18 year old pulled over and given a ticket for DWI
You have things backwards. You decide to plead guilty on the advice of your lawyer, because you might be waiving certain rights and issues that you lay persons might not generally be aware. Hiring a lawyer is the prudent course of conduct and the judge and prosecutor will probably tell you so.
The answers herein are not intended to be Legal Advice and do Not establish an Attorney-Client Relationship. *The Internet does not competently assist a person in defending against criminal charges. Contact an avvo lawyer here or another lawyer for advice as your case may have strict deadlines for the assertion of rights.
No one should blindly plead guilty to a DWI without legal counsel. DWI is a serious offense which carries license and criminal consequences. Additionally, DWI's get more serious over time. An attorney needs to evaluate the case prior to entering any guilty plea.
You should absolutely consult an attorney. I am not sure of the facts of the case, but depending on certain circumstances, a DUI/DWI plea can have additional sentencing requirements depending on how you plea. These can often times be avoided by having competent legal counsel. You would be doing yourself a disservice by not contacting an attorney.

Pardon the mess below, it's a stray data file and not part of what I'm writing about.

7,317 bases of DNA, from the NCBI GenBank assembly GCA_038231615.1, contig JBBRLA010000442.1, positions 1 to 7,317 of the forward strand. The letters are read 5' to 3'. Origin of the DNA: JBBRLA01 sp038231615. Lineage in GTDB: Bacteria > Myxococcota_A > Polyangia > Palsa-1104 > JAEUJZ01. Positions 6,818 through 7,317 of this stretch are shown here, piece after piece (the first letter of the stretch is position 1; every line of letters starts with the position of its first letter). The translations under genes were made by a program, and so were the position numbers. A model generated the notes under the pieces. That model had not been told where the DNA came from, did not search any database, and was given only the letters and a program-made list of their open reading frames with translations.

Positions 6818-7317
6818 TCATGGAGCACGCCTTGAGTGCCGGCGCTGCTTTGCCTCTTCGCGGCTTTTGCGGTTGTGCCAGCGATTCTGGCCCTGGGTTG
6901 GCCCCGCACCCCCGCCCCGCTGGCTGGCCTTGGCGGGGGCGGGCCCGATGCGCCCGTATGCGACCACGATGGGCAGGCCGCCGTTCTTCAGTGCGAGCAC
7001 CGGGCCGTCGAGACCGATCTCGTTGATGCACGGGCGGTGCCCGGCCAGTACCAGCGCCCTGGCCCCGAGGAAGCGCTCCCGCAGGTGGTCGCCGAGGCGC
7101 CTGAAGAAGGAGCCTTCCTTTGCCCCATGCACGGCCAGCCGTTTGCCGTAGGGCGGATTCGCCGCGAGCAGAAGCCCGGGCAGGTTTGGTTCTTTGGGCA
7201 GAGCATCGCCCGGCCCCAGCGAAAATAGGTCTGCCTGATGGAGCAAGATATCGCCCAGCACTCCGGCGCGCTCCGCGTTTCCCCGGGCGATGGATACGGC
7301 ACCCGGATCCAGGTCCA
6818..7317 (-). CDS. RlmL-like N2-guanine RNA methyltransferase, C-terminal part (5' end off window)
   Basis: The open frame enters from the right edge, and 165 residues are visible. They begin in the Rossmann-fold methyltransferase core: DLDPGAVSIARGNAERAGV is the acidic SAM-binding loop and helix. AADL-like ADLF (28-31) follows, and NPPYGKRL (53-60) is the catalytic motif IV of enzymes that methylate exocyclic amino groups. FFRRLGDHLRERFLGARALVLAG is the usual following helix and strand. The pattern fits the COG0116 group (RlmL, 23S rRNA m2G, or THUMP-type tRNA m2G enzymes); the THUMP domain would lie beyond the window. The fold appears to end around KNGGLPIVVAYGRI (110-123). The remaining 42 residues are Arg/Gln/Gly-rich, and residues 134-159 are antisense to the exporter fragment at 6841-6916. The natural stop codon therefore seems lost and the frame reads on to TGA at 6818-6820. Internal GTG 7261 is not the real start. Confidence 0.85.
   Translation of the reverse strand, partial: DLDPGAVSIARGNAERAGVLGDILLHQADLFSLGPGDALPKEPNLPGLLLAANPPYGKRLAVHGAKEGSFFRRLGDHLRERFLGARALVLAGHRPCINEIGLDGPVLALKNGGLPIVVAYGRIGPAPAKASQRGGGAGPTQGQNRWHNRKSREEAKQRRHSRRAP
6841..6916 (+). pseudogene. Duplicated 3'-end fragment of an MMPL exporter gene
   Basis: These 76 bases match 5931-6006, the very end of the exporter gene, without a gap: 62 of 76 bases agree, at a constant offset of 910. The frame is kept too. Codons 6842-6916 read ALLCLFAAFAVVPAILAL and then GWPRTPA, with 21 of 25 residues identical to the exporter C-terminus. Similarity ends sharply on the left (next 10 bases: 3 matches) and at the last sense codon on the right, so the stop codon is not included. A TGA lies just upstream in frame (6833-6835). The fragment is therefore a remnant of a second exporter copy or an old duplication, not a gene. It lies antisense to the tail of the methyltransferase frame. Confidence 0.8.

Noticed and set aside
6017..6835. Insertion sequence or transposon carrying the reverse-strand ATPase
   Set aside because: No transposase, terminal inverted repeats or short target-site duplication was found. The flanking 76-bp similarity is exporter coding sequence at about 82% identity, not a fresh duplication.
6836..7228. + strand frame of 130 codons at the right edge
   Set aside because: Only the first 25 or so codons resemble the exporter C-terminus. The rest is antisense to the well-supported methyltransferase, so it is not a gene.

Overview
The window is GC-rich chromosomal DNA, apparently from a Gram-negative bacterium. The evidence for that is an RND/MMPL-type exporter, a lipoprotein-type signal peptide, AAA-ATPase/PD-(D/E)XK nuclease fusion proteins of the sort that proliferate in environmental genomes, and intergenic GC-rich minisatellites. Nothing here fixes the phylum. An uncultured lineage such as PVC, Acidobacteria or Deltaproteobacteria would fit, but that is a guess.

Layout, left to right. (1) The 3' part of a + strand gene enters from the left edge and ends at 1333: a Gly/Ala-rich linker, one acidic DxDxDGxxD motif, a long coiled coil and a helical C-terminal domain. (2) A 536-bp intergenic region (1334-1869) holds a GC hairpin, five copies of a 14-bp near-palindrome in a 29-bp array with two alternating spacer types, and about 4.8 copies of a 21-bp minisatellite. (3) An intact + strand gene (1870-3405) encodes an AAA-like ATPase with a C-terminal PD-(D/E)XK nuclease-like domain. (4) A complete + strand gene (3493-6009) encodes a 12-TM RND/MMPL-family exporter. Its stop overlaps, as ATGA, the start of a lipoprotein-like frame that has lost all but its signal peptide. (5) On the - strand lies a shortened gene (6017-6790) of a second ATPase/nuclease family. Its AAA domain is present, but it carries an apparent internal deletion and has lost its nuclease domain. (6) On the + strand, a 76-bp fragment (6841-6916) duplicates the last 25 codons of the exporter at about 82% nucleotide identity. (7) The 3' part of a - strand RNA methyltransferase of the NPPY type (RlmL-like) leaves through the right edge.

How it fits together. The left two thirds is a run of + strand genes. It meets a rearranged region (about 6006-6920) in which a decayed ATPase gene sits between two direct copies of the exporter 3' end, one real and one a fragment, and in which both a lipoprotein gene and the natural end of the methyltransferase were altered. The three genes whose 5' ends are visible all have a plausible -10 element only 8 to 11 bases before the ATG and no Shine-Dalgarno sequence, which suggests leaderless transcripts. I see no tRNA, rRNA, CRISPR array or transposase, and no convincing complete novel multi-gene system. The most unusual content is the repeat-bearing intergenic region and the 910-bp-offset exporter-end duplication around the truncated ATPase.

Yes. You can plead guilty by yourself and let the prosecutor and judge decide what consequences you'll receive, or you can plead guilty based on a deal that your lawyer works out for you. With option #2 you'll know exactly what's going to happen to you before you ever say the word guilty. Also, your lawyer will take a close look at the facts and the evidence and then advise you about whether it's even a good idea to plead guilty. Even if you feel like you're probably guilty as charged, that doesn't mean that you should plead guilty right away.
Do not rely on this information. My office accepts clients from Avvo, but this initial impression is not protected by any privilege and is not attorney-client communication. You should consult a lawyer promptly about your legal matter.
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